How to do Task One Academic Task Achievementhttps://breaking-ielts.com/wp-content/uploads/2017/02/maglass.png 940 603 admin admin https://secure.gravatar.com/avatar/d19cabe467dc045dada84004e6b6b309?s=96&d=mm&r=g
Academic task one of the writing component is essentially an information transfer task and the skill of summarising what is presented on the diagram is as important as the level of the English you use to write it in. Candidates make classic mistakes like writing it in an opinionated essay format, giving irrelevant details that are tenuously linked to the graph, and missing details and data that are supposed to be part. Here are four things to remember to help you achieve your best band.
1: Paraphrase the question rubric
If the question rubric tells you that the “graph shows the number of pensioners in the UK” then change every single word, for example “the visual depicts the amount of retired persons living in Britain and Northern Ireland”. Try to think of a good, clever way to present the summary in a different way in your opening paragraph, before moving swiftly on to…
2: Note what the diagram does
Often called ‘giving an overview’, look at the diagram and identify the main feature, do all the money and currency symbols represent an overall loss in profits? Is the nation getting fatter or richer on the whole? There will be large and notable facts or changes which are only clear when you look at the whole of the graph/chart/map/flowchart and not just its parts. Be holistic. You will also need to mention as many other main features as possible in your report.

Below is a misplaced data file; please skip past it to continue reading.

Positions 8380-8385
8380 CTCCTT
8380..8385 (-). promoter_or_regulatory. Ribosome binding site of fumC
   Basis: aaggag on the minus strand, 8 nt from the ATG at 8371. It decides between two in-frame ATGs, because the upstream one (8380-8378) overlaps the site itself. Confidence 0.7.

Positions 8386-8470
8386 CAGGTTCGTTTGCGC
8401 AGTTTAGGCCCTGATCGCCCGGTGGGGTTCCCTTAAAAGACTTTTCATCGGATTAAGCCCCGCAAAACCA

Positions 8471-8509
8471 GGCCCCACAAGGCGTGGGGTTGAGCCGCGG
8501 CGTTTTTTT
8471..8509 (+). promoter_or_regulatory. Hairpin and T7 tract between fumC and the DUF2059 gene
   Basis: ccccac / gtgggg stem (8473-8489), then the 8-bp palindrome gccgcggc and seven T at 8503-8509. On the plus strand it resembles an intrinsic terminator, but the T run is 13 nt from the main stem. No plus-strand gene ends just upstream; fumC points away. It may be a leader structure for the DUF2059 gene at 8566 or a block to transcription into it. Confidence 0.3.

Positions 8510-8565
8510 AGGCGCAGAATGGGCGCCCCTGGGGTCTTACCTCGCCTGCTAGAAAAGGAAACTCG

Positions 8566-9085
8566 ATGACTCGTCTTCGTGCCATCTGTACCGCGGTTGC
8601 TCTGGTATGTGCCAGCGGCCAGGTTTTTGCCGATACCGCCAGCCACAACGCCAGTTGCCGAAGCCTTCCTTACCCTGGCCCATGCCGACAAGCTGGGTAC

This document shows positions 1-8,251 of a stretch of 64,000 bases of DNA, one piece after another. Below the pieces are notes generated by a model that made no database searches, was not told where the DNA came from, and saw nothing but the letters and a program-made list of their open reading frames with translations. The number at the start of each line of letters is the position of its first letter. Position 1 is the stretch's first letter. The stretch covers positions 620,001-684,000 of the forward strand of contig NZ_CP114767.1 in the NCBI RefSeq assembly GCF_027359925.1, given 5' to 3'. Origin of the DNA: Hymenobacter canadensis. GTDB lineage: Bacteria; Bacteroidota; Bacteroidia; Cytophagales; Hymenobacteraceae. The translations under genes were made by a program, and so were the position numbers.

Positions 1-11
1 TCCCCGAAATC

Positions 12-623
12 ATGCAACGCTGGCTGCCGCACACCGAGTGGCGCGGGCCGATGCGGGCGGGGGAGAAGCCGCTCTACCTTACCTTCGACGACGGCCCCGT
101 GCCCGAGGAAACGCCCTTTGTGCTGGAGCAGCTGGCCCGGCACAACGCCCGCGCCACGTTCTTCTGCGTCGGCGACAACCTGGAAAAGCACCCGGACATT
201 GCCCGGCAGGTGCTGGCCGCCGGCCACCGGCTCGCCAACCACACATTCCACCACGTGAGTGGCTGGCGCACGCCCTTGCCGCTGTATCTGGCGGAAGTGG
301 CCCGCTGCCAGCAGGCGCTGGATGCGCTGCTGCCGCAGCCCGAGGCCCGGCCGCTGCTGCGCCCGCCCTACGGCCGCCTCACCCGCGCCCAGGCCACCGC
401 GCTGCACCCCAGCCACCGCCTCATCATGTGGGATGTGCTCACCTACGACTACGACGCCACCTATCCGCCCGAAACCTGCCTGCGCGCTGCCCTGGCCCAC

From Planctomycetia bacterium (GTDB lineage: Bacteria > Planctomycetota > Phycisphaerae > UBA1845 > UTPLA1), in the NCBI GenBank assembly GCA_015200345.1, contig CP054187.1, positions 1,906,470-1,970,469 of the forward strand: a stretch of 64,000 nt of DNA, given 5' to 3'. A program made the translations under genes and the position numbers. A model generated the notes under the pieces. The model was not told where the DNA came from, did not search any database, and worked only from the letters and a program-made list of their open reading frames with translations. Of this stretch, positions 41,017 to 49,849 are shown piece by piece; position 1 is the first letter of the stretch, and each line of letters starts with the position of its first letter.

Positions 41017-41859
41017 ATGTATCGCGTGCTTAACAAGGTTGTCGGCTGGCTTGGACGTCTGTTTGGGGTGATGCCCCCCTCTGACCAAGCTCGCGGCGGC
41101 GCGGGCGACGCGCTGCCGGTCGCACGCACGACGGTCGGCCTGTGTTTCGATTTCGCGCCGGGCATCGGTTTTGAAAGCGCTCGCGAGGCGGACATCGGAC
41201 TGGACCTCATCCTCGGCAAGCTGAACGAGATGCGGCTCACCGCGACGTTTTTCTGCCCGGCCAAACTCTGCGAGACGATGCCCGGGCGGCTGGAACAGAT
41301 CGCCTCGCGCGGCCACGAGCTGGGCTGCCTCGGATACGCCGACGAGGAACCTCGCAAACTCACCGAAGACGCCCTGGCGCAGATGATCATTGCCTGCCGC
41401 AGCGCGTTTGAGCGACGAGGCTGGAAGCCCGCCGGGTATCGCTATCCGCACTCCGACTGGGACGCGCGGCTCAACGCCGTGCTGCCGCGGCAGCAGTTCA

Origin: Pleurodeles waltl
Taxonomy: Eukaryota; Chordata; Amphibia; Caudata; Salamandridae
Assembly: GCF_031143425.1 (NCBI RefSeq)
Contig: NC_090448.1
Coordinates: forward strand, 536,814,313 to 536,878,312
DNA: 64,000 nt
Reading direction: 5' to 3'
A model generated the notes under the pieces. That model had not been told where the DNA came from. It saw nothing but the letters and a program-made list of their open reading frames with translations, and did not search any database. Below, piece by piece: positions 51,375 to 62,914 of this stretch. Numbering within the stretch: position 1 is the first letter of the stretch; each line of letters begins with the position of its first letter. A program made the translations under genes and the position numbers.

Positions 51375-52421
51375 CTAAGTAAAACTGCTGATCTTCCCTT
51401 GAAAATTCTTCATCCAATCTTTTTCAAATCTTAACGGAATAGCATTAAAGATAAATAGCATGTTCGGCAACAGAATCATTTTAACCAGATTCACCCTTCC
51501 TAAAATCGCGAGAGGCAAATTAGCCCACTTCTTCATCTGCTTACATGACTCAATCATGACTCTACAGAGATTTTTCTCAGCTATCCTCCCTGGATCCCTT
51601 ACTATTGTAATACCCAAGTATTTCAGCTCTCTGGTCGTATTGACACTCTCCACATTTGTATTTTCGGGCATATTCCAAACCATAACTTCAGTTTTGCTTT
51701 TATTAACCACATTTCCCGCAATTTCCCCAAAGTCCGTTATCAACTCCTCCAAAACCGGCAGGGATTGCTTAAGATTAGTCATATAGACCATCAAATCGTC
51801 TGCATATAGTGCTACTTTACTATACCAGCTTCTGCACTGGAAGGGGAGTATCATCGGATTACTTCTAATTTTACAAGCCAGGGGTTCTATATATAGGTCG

3: Transfer all the data
If you were to squint at the image so that you could only see numbers, then count the numbers (let’s say there are 12) and aim to write all twelve in your 150 words. This way you make sure you are not penalised for leaving out details.
4: Suggest reasons, but don’t go overboard
You may by now be asking how you can get a good score for vocabulary if all you’ve done is copy numbers into your short report. Alongside professional, presentation sounding introductory phrases (what is most striking is that…/It is instantly clear that…) You can also have a guess as to why phenomena in the diagram are the way they are, think about the causes and possible effects of what you see and get your ideas down on paper (perhaps due to the fact that X is easier to use…/implying that Americans do more X). Take care to only do this occasionally or your response becomes an opinionated essay.